It really wasn’t all that bad.
That, at least, was the consensus response from a dozen historians to whom Politico posed a question in the waning hours of the old year: “Was 2017 the Craziest Year in U.S. Political History?”
Only one answered in the affirmative. The rest deferred to years they consider crazier, including 1861, the year America went to war with itself over slavery, 1919, the year of the “Red Summer” race riots and 1968, the year of the Democratic convention riots, the MLK and RFK assassinations and the Tet offensive. One historian, H.W. Brands of the University of Texas, said that, compared to the first years of the Lincoln, Franklin Roosevelt, and both Bush presidencies, our first year under Trump was “a yawner.”
I beg to differ.
Granted, the question they were asked was so vague — how are we defining “crazy,” after all? — as to be in some sense unanswerable. And it’s true enough that 2017 saw no significant transformative or disruptive events on the scale of 1861 or even 1968.
Still, I’d argue that in essentially writing it off as a so-called “yawner,” the panel underestimates 2017. Something did happen last year. It was easy to miss because it was not stark or spectacular — no riot, war or secession. No, this was subtle and insidious, but all the more foreboding for that.
2017, you see, was the year the last norms fell. Those norms, i.e., our sense of what is allowable and acceptable on the public stage, have been eroding for years, but 2017 saw the process accelerate like Usain Bolt. It was the year things that are not supposed to happen happened all day, every day.
A president just doesn’t ridicule his own FBI and CIA. Or interfere with independent investigations. Or bully the free press. Or speak kindly of white supremacists and credibly accused child molesters. Or use his office for personal gain when everyone can see him doing it or lie when even babies know he’s lying. He doesn’t threaten nuclear war via Twitter.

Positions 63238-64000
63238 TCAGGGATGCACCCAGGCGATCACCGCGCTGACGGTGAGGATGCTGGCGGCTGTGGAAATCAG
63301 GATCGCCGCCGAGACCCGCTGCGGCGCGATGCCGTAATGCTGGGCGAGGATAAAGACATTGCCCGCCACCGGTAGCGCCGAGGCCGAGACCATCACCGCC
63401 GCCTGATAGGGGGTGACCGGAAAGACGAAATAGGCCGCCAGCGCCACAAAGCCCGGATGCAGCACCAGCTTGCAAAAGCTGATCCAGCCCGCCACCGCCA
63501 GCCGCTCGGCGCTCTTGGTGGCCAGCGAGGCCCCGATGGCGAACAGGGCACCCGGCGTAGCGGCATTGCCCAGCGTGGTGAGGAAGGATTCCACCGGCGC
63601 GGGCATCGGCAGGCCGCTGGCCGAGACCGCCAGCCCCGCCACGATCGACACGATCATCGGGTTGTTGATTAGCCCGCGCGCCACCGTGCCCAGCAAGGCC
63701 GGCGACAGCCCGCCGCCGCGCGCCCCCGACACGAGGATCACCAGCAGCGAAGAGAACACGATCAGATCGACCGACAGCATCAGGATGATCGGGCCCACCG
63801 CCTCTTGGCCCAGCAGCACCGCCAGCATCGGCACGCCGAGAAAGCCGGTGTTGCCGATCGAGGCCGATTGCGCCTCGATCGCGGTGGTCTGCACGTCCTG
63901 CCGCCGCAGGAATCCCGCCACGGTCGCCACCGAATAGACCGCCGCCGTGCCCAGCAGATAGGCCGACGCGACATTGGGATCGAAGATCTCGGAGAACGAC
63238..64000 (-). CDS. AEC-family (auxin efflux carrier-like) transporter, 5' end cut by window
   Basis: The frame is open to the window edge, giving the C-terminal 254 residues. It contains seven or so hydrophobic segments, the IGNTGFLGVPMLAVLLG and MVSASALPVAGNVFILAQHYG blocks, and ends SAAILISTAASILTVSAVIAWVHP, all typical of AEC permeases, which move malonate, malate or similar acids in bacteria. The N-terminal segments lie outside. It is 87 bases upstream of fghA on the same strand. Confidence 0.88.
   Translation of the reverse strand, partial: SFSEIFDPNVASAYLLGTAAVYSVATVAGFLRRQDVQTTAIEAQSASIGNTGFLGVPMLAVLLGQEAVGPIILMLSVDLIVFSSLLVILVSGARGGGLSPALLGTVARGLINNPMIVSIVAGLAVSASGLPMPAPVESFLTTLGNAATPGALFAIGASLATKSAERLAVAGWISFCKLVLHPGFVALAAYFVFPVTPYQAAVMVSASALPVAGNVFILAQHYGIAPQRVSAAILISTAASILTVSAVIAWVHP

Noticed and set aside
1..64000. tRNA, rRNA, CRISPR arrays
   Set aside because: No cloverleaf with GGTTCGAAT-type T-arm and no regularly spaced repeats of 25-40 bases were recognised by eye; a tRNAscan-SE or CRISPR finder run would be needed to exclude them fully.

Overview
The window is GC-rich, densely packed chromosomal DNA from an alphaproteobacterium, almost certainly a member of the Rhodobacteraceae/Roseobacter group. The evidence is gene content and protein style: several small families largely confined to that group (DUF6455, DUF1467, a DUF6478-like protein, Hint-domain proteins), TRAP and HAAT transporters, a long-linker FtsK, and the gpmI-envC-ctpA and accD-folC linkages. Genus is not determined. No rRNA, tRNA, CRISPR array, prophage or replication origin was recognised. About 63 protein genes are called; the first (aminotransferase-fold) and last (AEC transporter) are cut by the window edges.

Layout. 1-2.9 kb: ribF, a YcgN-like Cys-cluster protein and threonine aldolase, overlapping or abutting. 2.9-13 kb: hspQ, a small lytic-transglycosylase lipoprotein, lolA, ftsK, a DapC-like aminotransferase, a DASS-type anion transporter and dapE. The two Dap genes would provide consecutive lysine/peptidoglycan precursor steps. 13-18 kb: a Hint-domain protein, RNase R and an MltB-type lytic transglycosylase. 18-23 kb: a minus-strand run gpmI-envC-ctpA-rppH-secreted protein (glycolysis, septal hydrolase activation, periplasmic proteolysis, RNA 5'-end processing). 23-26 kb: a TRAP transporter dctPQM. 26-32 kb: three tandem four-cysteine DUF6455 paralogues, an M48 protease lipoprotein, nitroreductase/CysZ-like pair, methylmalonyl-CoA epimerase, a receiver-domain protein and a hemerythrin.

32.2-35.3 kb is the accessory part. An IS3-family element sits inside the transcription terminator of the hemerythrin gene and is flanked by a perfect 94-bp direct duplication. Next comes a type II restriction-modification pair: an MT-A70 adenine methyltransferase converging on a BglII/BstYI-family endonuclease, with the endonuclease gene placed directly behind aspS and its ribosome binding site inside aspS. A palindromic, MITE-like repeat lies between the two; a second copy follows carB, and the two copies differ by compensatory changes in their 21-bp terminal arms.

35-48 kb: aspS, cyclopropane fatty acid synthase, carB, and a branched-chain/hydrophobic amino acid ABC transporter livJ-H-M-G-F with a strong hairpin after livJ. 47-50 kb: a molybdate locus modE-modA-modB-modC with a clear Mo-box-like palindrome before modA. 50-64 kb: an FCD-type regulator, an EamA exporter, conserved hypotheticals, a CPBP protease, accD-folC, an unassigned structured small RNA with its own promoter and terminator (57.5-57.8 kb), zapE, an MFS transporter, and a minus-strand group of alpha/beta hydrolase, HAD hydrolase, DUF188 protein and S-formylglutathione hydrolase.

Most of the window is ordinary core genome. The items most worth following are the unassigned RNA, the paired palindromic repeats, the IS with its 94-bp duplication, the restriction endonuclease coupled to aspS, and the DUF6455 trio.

A president simply doesn’t do those things. Except that now, evidently, he does. And that’s scary.
Politics — and civil society as a whole — rests on a foundation of largely unspoken agreements, a social covenant that defines us in relation to one another, sets forth the duties we owe and the expectations we maintain in deference to the larger us. There have always been things our leaders did — and refrained from doing — not necessarily because the doing or not doing violated the law, but because it violated tradition, propriety, common sense, ethics, statesmanship, the dignity of high office and some native sense of right and wrong.
All of which were conspicuously absent from the presidency last year. The result has been anger, coarseness, political destabilization and a trickle-down nastiness visible both in anecdotes and in hate crime statistics. Nor is the source any mystery. As white fans jeered at players from a black and Latino high school during a basketball game: “Trump! Trump! Trump!”
Yes, 1919 brought riots, 2001, unspeakable terror. But 2017 was a sustained assault on the ideal of the larger us. It taught us how fragile is the social covenant, how susceptible to anyone willing to kick over the table, break the silverware and beat his chest. It taught us how shamefully docile some of us will be in falling in line behind such an individual.
Thankfully, it also taught us that civil society is not something you take for granted. It’s a choice you make, a thing you have to fight for.
Which will be a fitting mission for 2018 and beyond.
Leonard Pitts Jr. is a columnist
for the Miami Herald.